In the ever-evolving field of network security, it’s very important to have clarity of industry terms and associated technologies. Intrusion Detection Systems (IDS) and Intrusion Prevention Systems (IPS) are two such technologies that people often confuse with each other. In order to ensure network security, it’s important for IT professionals to understand the difference between them and know how they operate.
What are IDS and IPS?
Both systems are parts of network that detect and prevent hackers from intrusion into your system. Both these systems ensure network security. They help compare network packets and traffic against a cyber threat database and flag packets that are causing offence.
The main difference between the two is that IDS monitors while IPS controls. Intrusion Detection Systems only scan and check the packets while Intrusion Prevention Systems prevent hackers from delivering the packet to the network.
Differences between IDS and IPS
By definition, an Intrusion Detection System monitors and analyzes network security by detecting signs of intrusion. It then flags any hacking methods and known threats. Intrusion Detection Systems ensure network security by detecting malware, backdoors, port scanners, phishing and other system security violations.
Intrusion Prevention Systems are located between the outside internet and internal network. If IDS flags a threat, IPS takes it as malicious traffic and denies access. If the traffic corresponds to a known database threat, IPS shuts down the delivery of the packets.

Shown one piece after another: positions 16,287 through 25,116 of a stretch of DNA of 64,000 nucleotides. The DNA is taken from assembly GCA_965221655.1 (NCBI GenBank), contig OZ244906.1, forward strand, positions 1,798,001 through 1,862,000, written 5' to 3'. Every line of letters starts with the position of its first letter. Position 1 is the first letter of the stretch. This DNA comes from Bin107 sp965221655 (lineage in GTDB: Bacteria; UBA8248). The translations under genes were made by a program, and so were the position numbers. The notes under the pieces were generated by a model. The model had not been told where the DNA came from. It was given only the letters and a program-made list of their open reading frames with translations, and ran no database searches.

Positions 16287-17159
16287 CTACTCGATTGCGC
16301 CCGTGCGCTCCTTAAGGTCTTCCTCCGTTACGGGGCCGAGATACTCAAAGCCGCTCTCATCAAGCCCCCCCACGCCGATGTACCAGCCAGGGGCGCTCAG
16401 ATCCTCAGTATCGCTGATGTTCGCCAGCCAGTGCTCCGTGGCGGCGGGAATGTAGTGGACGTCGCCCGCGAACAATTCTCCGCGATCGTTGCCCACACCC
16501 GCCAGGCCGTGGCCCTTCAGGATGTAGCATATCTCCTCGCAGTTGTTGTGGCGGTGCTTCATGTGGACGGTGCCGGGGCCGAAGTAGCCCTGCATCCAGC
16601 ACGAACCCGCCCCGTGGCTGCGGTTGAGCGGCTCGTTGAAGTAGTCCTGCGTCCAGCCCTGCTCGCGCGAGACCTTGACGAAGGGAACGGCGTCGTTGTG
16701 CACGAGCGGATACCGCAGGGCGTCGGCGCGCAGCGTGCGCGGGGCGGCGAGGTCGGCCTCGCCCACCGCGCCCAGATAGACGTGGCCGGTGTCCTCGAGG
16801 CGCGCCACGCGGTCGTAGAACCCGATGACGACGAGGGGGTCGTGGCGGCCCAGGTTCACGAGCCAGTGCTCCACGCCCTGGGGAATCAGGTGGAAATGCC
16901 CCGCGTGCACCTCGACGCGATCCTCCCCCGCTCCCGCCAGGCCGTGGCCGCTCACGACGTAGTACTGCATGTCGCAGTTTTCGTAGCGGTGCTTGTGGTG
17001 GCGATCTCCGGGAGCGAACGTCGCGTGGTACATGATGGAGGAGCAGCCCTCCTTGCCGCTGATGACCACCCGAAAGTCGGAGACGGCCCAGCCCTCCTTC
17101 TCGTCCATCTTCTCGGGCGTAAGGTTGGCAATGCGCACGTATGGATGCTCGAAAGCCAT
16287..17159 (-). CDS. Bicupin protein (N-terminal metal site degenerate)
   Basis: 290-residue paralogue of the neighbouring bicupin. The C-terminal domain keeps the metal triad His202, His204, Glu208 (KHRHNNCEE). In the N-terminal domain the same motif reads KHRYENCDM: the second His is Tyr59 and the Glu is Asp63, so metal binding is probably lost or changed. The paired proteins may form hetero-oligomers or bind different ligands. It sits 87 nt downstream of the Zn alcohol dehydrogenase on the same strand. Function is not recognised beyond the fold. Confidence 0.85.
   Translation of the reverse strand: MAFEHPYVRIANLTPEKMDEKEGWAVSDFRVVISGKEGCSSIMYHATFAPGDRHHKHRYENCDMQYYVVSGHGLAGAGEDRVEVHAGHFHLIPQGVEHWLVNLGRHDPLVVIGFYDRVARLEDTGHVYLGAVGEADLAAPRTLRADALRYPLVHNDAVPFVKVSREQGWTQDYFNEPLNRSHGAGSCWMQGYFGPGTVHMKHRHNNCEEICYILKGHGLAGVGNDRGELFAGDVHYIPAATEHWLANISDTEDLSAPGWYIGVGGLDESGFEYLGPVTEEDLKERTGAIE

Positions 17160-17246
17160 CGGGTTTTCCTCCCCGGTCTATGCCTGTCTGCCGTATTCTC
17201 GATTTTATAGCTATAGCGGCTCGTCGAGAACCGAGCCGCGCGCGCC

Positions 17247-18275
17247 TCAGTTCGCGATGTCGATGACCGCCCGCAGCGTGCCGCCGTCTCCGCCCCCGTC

While both systems strengthen network security, the steps taken after detection set the two apart. An IDS requires human interaction to read the results and create an action plan for resolving the identified threats. IPS is automated and blocks threatening traffic before it can cause damage to your network security. It prevents known threats from entering your network.
An Intrusion Prevention System is not inline. Hence, traffic does not need to pass through it. An IDS however, traffic has to flow through. Furthermore, false positives by an IDS only causes alarms.
Though both systems provide network security, it is only against known threats. You need to update both tools regularly for them to perform effectively. It cannot check for security threats that it has no knowledge of.
To sum it up, IDS and IPS are often overlapped now, IPS mostly dominates the scene. Many vendors also provide hybrid detection and prevention systems tools for providing both features of detection and prevention.